Blink and passers-by could easily miss the Veruca Chocolates cafe and store in Chicago’s sleek Lincoln Park neighborhood. Pediatrician-turned-chocolatier Heather Johnston fills her glass cases with bonbons, caramels, and dipped truffles in a range of flavors every season. The house specialties include a mango and passionfruit-infused ganache bonbon, but don’t miss the almost smoky blackened sugar chocolates, or browned butter bonbons with an addictively nutty flavor. Toasted pumpkin seeds give orange-hued pumpkin caramel truffles a bit of crunch. Veruca ships nationwide. 1332 North Halsted Street, Chicago, IL — Ashok Selvam
These chocolates are unusual, to say the least. Richard Donnelly likes to push the chocolate experience by combining its rich tones — he uses Belgian and French chocolate — with ingredients such as lavender, chipotle, saffron, cardamom, and Earl Grey tea. Such innovation helped Donnelly win the Best Artisan award at the prestigious Euro Chocolate Festival in Perugia, Italy, just ten years after he opened his shop. To maintain quality and ensure freshness, Donnelly produces no more than 50 pounds of chocolate a day. If you need a break from the exotic and unusual flavors, try Donnelly’s white chocolate macadamia nut or a honey vanilla caramel.
For this year’s update, I brought in 11 brands, including our 2014 picks. We took the past year’s suggestions from our Wirecutter commenters and input from other Wirecutter staffers. In the end, we tasted Jacques Torres, Neuhaus, Francois Payard, Maison du Chocolat, Tumbador, Leonidas, Fran's, and John and Kira’s against our 2014 picks, Christopher Elbow, Recchiuti, and Michel Cluizel.
Cecilia Tessieri — one of the world’s few female chocolatiers — makes some of the most expensive chocolate in the world. Since opening its doors in 1990, the Tuscany-based brand Amedei has contributed to a $27,000 cupcake in Dubai and a $1,000 sundae at New York’s Serendipity. Tessieri also makes an eclectic line of pralines, and excellent bars such as the Cru Madagascar Extra Dark Chocolate (70 percent) or Chuao Bar (70 percent). We like the limited-edition Porcelana bar, which you can get for around $25.
Owned by Mondelez international, Cadbury (formerly known as Cadbury’s) is a multinational British confectionary and the second largest confectionary brand in the world after Wrigley’s. Headquartered in Uxbridge, West London, the brand operates in 50 countries around the world and is famous for their Dairy Milk, Creme Egg and Roses selection boxes. The company is the countries most successful exports since 1824.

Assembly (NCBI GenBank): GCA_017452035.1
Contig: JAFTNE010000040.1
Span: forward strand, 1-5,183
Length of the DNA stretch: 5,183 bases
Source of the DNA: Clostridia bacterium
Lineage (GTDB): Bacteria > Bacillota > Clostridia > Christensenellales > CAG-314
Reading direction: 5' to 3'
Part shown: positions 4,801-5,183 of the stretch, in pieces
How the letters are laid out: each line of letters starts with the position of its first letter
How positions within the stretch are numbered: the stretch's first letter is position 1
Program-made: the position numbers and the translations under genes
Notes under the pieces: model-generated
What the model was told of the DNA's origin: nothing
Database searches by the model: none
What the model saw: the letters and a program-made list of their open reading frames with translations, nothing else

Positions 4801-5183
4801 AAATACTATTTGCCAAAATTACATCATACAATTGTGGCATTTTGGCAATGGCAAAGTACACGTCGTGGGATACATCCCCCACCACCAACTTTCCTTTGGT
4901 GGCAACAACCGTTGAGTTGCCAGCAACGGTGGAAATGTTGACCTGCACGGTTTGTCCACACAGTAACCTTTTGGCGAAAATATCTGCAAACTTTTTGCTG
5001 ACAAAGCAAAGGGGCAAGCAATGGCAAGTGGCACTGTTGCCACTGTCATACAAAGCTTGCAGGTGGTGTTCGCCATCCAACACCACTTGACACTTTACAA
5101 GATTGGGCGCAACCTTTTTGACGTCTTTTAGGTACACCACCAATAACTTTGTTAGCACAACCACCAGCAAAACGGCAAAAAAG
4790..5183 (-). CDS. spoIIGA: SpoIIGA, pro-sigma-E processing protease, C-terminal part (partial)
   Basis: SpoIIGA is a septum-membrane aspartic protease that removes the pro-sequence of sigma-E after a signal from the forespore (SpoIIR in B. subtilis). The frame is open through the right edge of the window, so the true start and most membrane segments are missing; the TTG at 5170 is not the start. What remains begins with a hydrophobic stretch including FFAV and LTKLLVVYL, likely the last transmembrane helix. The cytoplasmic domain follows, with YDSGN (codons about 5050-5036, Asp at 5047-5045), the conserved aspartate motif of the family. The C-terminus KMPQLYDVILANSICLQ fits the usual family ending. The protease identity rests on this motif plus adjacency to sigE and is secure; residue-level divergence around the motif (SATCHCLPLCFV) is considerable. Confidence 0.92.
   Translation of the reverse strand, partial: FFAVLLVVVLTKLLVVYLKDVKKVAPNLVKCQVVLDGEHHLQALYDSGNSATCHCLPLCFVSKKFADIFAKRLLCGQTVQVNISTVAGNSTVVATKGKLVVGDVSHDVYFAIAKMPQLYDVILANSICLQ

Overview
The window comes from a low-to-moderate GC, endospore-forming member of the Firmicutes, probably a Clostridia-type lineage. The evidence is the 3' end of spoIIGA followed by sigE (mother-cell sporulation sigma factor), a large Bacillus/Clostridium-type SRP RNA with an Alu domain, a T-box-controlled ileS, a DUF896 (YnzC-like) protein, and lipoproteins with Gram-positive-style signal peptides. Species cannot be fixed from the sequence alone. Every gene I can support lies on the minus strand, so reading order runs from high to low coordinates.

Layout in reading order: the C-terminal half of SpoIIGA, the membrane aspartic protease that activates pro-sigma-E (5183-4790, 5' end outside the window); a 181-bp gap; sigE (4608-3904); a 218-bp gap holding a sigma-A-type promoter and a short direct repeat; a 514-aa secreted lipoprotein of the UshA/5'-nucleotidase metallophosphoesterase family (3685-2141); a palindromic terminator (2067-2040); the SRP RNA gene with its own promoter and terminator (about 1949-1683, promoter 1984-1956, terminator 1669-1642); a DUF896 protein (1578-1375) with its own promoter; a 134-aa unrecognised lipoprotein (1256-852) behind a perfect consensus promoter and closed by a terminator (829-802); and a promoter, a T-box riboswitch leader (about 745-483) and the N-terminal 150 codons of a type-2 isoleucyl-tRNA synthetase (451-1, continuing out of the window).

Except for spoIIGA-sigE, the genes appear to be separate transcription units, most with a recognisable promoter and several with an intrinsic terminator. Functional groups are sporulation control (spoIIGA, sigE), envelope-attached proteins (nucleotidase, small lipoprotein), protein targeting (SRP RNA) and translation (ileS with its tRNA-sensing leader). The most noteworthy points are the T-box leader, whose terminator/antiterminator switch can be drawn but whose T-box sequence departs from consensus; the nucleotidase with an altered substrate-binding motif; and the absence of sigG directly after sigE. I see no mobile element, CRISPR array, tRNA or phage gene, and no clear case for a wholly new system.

Chocolate contributes more than $700 million to the Ecuadorian economy. A single 1.8 ounce bar of the finest chocolate divided into 12 squares will set customers back more than $250. For the adventurous chocoholics who want to see chocolate production from seed to bar, the Cacao Route offers the opportunity to visit cacao farms and eventually eat chocolate in a number of dishes as well as sweet and bitter bars. Cacao Route tours take place near the Pacific coast, with options to tour the Organic Cacao Museum, horseback ride along the path and visit plantations and packing facilities, as well as in the Amazon, which features spa treatments at the Papallacta
If you’re looking for something completely different, consider these luxury champagne truffles from the famous British chocolatier Charbonnel et Walker. A small-batch chocolatier known for serving the Queen of England, they’re famous for specialty products including these milk chocolate truffles made with marc de champagne, a French brandy made from champagne grapes. Their strawberry coating adds a pleasing sweetness that counters the intensity of the brandy-flavored filling.

When we heard she was debuting Wild Ophelia, an American-inspired “sister” line to Vosges, we were excited to try it for ourselves. Intended as an “American road trip through chocolate,” Wild Ophelia aims to connect the American farmers’ movement with chocolate. The 41 percent cacao milk chocolate bars feature all-natural ingredients such as New Mexican pecans, California almonds and Michigan cherries sourced directly from small farms across the USA. Markoff first gained fame with offbeat creations like the Mo’s Bacon Bar, so it’s no surprise that Wild Ophelia features unexpected flavors such as BBQ Potato Chips, Beef Jerky and Peanut Butter & Banana.